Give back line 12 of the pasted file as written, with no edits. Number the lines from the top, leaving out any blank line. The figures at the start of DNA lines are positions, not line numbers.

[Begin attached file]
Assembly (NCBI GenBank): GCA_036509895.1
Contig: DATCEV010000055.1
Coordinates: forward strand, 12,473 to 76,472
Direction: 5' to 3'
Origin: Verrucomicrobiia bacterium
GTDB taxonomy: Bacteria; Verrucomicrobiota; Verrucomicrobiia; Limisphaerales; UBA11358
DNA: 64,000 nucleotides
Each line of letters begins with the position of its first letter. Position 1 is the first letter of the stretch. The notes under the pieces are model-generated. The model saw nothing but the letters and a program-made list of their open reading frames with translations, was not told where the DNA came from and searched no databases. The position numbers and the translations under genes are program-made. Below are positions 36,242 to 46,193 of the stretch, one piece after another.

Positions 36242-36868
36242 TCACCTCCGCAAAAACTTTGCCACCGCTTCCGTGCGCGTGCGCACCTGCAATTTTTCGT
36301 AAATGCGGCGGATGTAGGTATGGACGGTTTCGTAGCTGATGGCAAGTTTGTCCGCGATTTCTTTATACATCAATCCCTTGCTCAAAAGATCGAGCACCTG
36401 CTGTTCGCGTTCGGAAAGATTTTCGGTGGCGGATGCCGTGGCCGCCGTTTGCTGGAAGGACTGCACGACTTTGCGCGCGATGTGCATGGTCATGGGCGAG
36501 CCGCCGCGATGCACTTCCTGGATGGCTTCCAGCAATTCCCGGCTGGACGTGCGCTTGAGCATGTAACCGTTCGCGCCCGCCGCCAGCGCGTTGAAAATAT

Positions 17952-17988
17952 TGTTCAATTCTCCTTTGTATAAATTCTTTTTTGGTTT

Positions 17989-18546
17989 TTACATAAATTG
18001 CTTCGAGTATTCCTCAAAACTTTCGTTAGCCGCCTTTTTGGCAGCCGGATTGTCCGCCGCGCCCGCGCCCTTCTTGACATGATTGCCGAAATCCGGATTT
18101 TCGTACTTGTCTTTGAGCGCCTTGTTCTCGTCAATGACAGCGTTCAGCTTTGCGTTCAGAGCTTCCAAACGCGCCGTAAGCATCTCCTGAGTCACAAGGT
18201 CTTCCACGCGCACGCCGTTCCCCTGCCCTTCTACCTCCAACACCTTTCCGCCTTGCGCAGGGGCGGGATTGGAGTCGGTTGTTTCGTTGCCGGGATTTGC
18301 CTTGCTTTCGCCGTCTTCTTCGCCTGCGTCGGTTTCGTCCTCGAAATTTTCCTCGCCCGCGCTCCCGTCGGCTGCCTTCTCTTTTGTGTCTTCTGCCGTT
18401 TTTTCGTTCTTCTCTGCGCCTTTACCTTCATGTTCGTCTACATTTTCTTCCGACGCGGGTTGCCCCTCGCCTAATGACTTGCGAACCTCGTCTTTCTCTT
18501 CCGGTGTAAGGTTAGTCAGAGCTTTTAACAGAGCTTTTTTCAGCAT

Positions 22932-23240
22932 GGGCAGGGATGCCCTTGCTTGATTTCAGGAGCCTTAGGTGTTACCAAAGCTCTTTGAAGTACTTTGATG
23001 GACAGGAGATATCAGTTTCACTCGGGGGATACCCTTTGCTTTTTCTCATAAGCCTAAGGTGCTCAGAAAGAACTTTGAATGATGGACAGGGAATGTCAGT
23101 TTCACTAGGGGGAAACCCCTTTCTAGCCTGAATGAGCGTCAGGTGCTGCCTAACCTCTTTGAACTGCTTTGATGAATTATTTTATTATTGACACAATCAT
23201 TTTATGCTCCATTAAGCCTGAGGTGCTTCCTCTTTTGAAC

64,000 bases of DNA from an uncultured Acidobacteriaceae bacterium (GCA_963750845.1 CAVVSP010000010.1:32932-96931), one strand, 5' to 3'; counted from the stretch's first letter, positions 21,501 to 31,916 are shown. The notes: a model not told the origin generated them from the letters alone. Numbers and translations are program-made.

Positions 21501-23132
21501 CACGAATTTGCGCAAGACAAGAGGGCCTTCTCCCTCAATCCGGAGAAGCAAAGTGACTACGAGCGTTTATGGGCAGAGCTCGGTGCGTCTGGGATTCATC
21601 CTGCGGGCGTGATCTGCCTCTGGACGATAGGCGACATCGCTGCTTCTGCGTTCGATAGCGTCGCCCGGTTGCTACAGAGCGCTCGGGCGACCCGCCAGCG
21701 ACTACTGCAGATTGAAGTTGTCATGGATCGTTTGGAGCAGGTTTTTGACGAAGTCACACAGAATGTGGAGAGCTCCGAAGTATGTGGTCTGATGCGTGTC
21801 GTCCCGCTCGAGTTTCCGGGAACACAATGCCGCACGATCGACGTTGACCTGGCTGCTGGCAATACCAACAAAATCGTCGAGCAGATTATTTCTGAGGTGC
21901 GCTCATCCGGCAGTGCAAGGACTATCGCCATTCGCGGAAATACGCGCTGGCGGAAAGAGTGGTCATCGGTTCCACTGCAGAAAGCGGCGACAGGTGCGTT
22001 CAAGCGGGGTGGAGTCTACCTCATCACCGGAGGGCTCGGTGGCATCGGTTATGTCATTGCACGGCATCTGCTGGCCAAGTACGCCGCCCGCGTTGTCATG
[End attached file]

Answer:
36401 CTGTTCGCGTTCGGAAAGATTTTCGGTGGCGGATGCCGTGGCCGCCGTTTGCTGGAAGGACTGCACGACTTTGCGCGCGATGTGCATGGTCATGGGCGAG